- Think about the questions you will be asked and research the in-between knowledge as well. Think about the big picture and interconnections between topics.
- Practice, practice, practice. Particularly practice answering the questions in various ways.
- Since inexperience might make anticipating the questions difficult, try to get your lab mates and supervisor to help. Weekly paper presentations are a good venue; you can practice answering questions on the spot and get critiqued on it.
- Toastmasters isn't just about oral skills (as in presenting well). I just learned it can help you with answering questions on the spot, too!
- Joining an improv group would give you lots of practice of thinking on your feet.
- Before speaking, visualize a list of things you want to say, then imagine yourself checking each item off as you speak.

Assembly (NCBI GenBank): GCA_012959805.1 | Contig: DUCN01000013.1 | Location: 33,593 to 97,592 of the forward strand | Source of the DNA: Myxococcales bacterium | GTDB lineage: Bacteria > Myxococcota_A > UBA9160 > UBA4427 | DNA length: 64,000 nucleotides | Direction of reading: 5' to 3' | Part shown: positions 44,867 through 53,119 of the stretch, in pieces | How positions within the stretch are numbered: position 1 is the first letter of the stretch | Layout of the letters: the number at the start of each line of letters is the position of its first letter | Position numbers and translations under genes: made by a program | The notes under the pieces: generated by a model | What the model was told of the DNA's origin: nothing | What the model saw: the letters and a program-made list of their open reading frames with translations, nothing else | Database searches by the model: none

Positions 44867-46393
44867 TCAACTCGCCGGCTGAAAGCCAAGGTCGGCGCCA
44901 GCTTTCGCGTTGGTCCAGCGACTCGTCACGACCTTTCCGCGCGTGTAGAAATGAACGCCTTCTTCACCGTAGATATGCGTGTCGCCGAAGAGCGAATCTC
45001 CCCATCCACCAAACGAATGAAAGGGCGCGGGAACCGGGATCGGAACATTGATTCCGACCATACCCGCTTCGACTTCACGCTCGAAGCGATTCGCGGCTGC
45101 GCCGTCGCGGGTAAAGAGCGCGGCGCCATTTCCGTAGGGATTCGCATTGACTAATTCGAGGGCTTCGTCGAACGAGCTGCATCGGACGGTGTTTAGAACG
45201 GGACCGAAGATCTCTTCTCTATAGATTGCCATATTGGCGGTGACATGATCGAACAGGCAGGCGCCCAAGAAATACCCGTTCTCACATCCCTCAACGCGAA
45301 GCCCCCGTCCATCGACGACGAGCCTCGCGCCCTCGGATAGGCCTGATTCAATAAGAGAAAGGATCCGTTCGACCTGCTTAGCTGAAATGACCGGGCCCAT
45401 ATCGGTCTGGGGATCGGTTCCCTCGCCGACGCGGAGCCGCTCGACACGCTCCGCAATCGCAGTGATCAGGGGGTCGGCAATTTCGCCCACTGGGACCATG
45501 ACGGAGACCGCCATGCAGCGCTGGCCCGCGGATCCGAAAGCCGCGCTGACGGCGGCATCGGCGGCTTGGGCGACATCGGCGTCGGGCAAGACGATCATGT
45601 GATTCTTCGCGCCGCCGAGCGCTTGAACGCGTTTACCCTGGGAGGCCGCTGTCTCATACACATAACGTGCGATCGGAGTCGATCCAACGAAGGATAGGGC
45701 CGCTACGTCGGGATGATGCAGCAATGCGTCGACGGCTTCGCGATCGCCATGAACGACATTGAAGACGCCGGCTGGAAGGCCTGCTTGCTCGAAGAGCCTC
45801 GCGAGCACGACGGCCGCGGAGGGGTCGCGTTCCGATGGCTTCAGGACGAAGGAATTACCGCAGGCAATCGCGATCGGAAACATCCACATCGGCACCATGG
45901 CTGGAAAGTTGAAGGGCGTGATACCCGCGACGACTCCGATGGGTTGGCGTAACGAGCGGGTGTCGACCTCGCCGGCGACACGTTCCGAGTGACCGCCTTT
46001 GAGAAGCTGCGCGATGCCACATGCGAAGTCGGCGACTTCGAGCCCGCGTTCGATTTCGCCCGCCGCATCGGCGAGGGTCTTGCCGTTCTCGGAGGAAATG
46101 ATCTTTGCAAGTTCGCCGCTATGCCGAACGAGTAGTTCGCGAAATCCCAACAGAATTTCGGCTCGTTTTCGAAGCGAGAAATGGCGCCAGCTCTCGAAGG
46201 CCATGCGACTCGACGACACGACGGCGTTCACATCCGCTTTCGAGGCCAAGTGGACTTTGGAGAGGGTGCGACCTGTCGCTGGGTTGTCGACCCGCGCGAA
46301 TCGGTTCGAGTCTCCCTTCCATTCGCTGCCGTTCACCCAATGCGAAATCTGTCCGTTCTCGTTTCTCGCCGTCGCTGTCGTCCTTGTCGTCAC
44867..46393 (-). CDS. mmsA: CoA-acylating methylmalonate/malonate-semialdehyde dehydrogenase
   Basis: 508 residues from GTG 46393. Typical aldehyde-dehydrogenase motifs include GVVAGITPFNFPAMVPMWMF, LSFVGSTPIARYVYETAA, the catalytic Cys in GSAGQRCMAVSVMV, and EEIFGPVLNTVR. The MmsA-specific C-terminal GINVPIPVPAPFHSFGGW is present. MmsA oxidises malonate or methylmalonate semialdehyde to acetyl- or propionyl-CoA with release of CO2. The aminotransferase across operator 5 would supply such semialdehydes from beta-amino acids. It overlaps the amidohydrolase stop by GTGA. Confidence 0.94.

- When appropriate, think through your answer out loud. Often those asking are interested in your way of thinking as much as your final answer. Don't be afraid to pause while you think, and try to say things that makes them nod.
- During a formal presentation, leave some content out so you know your audience will ask about it rather than unexpected aspects. Create some slides at the end to use when the questions come up.
- Brush up and be able to use terminology to sound like an expert.
- Answer with multiple options for an answer and explain why each could be correct, and conclude with "but it's a difficult problem."
- Link topic to a classic problem in a different field to demonstrate insight.
- Never say "I don't know" right away; instead, rephrase the question until you are sure what they are asking.
My next opportunity to use this advice will be my thesis proposal defence, and I am definitely glad to have such a great list!
(Huge thanks to everyone who shared in the conversation: @petitegeek, @bukephalas, @catehstn, @elcera, @anitaborg_org, @rmgard, @tsienkiewicz, @ioanauoft, @PSchammy)